It’s not your imagination. Minnesota winters just aren’t what they used to be. Tornado watches on March 6? Since when does that happen in Minnesota? Until Monday — never.

The reality is that society’s collective use of dirty energy has warmed Minnesota winters an average of almost six degrees Fahrenheit since 1970, which effectively makes Minnesota’s winters shorter, less intense and nothing resembling a normal Minnesota winter. While that might sound good at first, especially to this imported Arizonan, it comes with consequences for winter recreation, businesses and our health.

In colder climates, like ours, winter-based recreational activities, like skiing, ice fishing, and snowmobiling are less prevalent. This has effects on local businesses and kids who just want to play pond hockey throughout winter. The frequency of Lyme disease in Minnesota is increasing because more disease-carrying insects, like ticks, survive milder winters. Allergy season is already 21 days longer than it was in 1995, and pollen counts are rising, which can trigger respiratory illnesses for allergy sufferers. This can have deadly implications for children and the elderly.

The most important actions we can take are to support smart progrowth economic policies that reduce our energy waste and fully embrace clean energy to power our modern world. Doing so will stabilize our climate and winters, reduce the risks of further damage to our economy, and immediately provide better health via cleaner air and water.

These policies would help steer America toward a path of more durable economic growth by encouraging technological innovation and large-scale substitution of existing energy sources. They also would provide much-needed regulatory relief to U.S. industries. Companies, especially those in the energy sector, finally would have the predictability they now lack, removing one of the most serious impediments to capital investment.

Perhaps most importantly, there are policies that speak to the increasing frustration and economic insecurity experienced by many working-class Americans. These policies would elevate the fortunes of frustrated citizens by generating millions of jobs. Many working-class Minnesotans will find high-wage work producing locally made energy that cannot be outsourced to other countries.

Simply put, these policies are pro-economic-growth, pro-jobs, pro-competitiveness, and great for working-class Americans.

The problem is that right now, America’s de-facto energy policy is the socialization of pollution from dirty energy, and Republican leadership, until very recently, has been missing. Thankfully, this is quickly changing. President Trump recognized the risks of rising seas from a warming world to his golf course in Ireland and requested permission from Ireland to build a sea wall. Secretary of State Rex Tillerson, during his confirmation hearings, spoke about free-market policies that can avoid climate risk. In mid-February, seminal leaders of the Reagan coalition — such as former Secretaries of State George Schultz and James Baker III began speaking out on solutions that would modernize our energy systems while simultaneously growing our economy and increasing our competitiveness with China and India in the clean-energy economy.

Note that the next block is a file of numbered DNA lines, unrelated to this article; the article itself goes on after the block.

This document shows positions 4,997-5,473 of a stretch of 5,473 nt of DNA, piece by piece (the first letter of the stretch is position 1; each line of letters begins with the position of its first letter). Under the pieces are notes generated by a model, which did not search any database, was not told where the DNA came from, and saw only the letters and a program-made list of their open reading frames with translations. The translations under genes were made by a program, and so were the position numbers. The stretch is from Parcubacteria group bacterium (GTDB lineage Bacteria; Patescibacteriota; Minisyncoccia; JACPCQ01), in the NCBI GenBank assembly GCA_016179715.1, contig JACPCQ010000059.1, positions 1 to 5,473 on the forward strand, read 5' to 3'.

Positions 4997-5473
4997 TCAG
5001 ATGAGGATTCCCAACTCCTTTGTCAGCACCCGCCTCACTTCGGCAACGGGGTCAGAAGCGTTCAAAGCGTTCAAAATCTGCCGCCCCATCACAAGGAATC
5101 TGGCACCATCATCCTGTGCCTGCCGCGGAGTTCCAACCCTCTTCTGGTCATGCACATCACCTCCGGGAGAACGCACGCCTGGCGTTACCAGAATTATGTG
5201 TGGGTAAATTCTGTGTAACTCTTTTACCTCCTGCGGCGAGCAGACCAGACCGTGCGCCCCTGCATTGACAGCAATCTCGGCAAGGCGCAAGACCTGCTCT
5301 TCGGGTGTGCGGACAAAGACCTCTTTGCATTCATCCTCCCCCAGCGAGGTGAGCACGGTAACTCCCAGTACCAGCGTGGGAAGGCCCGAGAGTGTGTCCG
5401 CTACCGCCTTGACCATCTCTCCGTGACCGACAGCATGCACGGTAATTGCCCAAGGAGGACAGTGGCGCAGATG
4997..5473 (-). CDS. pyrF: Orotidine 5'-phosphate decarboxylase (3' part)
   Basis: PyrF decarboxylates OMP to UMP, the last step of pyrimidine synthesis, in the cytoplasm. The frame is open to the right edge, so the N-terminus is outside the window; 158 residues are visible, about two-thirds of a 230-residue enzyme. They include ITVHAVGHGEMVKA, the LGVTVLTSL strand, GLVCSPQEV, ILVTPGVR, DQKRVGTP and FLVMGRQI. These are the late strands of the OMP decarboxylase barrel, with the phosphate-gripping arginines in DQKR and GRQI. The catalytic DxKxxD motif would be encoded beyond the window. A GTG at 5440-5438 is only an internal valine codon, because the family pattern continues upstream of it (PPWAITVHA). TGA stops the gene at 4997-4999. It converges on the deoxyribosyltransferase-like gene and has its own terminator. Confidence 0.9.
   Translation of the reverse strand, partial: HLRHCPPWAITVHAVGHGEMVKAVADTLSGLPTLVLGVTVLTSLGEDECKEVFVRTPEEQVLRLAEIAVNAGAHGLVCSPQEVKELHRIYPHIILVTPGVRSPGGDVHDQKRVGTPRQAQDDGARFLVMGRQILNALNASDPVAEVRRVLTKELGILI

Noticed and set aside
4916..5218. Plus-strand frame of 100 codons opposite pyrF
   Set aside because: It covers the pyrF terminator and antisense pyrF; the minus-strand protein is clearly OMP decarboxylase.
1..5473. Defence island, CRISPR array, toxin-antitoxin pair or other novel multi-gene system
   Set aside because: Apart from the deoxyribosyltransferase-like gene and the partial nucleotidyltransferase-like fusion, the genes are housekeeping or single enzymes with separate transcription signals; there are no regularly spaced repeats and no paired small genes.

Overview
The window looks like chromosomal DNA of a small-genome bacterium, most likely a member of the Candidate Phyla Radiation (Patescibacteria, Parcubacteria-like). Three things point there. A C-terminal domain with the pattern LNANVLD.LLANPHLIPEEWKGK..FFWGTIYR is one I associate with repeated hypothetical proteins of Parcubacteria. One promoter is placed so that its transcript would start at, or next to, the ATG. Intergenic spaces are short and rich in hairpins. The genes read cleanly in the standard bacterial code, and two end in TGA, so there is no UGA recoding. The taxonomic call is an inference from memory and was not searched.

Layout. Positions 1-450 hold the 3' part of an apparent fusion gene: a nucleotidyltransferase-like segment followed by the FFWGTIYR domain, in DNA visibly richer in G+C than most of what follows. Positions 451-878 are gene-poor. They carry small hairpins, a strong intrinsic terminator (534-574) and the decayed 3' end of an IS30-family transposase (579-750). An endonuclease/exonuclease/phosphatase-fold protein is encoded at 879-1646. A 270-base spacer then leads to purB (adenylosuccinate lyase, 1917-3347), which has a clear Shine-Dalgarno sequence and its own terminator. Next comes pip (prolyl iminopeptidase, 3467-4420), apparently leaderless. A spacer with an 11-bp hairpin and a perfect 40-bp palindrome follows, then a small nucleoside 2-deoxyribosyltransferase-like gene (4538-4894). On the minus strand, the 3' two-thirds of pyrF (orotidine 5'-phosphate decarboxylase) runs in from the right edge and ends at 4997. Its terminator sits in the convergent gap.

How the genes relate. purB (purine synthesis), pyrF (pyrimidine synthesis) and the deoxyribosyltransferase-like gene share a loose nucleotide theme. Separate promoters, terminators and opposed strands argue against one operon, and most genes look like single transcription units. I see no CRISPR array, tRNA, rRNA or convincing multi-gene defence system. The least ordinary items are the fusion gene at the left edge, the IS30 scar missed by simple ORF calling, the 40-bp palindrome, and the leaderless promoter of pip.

The timing of these Republican leaders speaking out couldn’t be better, because volunteers with Citizens’ Climate Lobby (CCL) have worked with members of Congress to establish the Climate Solutions Caucus, otherwise known as the “Noah’s Ark” caucus. It is aptly named, because to join the caucus you must bring a member from across the political aisle with you. Per documents filed with the U.S. Committee on House Administration, “The caucus will serve as an organization to educate members on economically viable options to reduce climate risk and protect our nation’s economy, security, infrastructure, agriculture, water supply and public safety.”

Today there are 13 Republicans and 13 Democrats in the caucus, and it’s expected to grow, two by two, in the coming months. These politicians represent 14 states and include Republicans from Illinois, Nebraska and Utah. Minnesota is not represented — yet.

Minnesotans currently carry the burden of socialized pollution, and the very real costs associated with it. With the right leadership from the state’s elected officials, that can change. There are multiple CCL chapters around Minnesota, with hundreds of volunteers. We represent a broad political coalition of Republicans, Democrats, Libertarians and independents in every congressional district. We encourage you to find a colleague from the other side of the aisle and join the bipartisan Climate Solutions Caucus that is chaired by Reps. Carlos Curbelo, R-Fla., and Ted Deutch, D-Fla. Your constituents will support you.


Tim Reckmeyer lives in Prior Lake with his wife and two daughters. He is the leader of the Scott County chapter of Citizens’ Climate Lobby. You can reach him at